(signed) Thomas Jefferson

The bottom line is that the 1st amendment was freedom of religion not freedom from religion. This is what needs to be addressed.


[edit on 7-8-2004 by BlackJackal]

posted on Aug, 7 2004 @ 07:06 PM

If proposals to force taxpayers to fund religious ministries are implemented...

I don't understand how you can say this is not an establishment of religion. If people are forced to pay taxes that go to a specific religion, than the US is making the support of such religion compulsory. Any way you wish to define "establish," the US is making it compulsory to support this religion.

If prayers in school was compulsory, it would be an establishment too.

But if taxpayers can volunteer support, or a student can volunteer to pray, than it is not an establishment.

And I think the original scottsquared opinion is very valid in that if millions of taxpayers are FORCED to support a religion, then it can be seen as the religious views of government leaders being used to increase the influence and grip of that religion on the people.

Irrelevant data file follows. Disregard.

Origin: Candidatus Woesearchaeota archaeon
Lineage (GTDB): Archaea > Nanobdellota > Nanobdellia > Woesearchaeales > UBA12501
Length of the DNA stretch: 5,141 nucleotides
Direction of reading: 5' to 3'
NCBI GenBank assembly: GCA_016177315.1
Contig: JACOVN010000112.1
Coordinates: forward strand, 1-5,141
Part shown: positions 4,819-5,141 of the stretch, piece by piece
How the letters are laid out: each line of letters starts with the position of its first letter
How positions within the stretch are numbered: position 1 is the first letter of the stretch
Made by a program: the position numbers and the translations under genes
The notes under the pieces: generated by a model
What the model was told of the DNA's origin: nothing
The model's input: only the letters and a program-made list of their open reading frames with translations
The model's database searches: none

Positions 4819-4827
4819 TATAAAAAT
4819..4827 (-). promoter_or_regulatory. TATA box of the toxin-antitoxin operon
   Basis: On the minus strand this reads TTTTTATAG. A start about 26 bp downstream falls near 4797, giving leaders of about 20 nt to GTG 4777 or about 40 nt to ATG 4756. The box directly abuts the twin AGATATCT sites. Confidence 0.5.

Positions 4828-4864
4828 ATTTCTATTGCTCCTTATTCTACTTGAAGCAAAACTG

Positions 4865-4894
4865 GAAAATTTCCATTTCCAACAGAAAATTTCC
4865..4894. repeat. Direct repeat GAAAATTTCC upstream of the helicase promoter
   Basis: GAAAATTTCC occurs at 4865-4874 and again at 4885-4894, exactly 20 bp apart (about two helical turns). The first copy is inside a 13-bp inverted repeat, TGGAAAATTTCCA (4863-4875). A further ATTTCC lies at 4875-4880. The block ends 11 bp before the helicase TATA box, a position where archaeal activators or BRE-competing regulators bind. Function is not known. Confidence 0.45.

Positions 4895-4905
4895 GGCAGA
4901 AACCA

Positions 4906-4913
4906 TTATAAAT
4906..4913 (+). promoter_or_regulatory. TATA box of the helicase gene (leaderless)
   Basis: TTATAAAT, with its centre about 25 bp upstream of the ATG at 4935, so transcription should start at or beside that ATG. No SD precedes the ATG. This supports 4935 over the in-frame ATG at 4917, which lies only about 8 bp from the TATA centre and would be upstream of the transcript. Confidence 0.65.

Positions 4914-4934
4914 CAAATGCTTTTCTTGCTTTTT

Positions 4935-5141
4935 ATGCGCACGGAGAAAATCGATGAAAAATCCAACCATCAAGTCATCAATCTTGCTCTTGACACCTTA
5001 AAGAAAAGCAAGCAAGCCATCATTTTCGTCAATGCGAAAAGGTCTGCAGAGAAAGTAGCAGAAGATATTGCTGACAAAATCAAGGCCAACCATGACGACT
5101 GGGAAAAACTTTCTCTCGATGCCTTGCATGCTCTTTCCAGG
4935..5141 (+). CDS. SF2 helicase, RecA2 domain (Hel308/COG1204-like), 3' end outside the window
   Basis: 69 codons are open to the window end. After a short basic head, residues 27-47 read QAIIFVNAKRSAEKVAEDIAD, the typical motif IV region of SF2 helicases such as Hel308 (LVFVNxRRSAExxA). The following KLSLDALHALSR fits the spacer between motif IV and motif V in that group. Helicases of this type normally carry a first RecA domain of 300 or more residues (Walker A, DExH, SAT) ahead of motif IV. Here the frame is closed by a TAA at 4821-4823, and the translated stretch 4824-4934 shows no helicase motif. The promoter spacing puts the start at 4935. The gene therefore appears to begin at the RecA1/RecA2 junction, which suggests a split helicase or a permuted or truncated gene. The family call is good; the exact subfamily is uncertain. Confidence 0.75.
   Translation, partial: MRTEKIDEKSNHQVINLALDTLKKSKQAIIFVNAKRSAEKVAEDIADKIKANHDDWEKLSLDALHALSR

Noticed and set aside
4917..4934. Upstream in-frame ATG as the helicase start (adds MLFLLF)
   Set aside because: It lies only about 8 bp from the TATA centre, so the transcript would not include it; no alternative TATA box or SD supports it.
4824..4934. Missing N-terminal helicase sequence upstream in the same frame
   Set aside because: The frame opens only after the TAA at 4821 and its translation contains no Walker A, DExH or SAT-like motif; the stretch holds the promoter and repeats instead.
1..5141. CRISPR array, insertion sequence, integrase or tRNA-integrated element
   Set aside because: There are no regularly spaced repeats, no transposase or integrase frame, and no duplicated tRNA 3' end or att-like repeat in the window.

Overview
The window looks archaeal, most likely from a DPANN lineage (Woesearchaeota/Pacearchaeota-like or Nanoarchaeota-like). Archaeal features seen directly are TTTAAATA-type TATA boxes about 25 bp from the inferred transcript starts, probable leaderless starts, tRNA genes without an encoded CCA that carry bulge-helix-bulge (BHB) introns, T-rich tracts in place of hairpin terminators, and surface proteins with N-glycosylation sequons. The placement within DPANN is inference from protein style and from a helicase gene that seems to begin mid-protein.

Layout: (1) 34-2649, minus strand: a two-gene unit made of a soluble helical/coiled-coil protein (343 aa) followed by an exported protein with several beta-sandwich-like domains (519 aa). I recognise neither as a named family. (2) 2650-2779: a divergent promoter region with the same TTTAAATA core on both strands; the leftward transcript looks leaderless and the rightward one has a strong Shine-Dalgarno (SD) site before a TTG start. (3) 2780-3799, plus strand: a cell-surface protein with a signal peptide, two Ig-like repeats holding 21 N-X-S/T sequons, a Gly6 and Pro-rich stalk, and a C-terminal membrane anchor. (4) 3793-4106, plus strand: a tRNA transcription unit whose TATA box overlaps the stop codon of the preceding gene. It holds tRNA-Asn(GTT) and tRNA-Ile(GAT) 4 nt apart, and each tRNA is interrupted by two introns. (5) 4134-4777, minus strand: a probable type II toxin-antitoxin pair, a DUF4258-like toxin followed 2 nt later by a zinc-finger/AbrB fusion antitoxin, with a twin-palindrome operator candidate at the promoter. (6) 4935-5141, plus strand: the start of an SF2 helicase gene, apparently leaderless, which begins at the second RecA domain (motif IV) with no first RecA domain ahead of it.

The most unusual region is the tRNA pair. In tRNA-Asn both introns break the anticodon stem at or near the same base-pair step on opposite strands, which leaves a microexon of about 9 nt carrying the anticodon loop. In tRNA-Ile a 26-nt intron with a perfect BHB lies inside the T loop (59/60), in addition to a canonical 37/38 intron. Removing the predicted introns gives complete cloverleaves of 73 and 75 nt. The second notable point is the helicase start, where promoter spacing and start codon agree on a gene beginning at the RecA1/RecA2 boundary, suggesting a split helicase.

posted on Aug, 7 2004 @ 07:06 PM
I must respectfully disagree with your assertion that the 1st ammendment was intended to promote the freedom "of" rather than "from" religion. In effect, they are one and the same.

It is not my intention to ban a students right to free expression, nor am I trying to ban religious discussion from the school curiculae. Students have a right to pray or organize religious activity on thier own time. School is a place for education and discourse, not indoctrination and coersion.

posted on Aug, 7 2004 @ 07:26 PM
Please tell me where in

Congress shall make no law respecting an establishment of religion, or prohibiting the free exercise thereof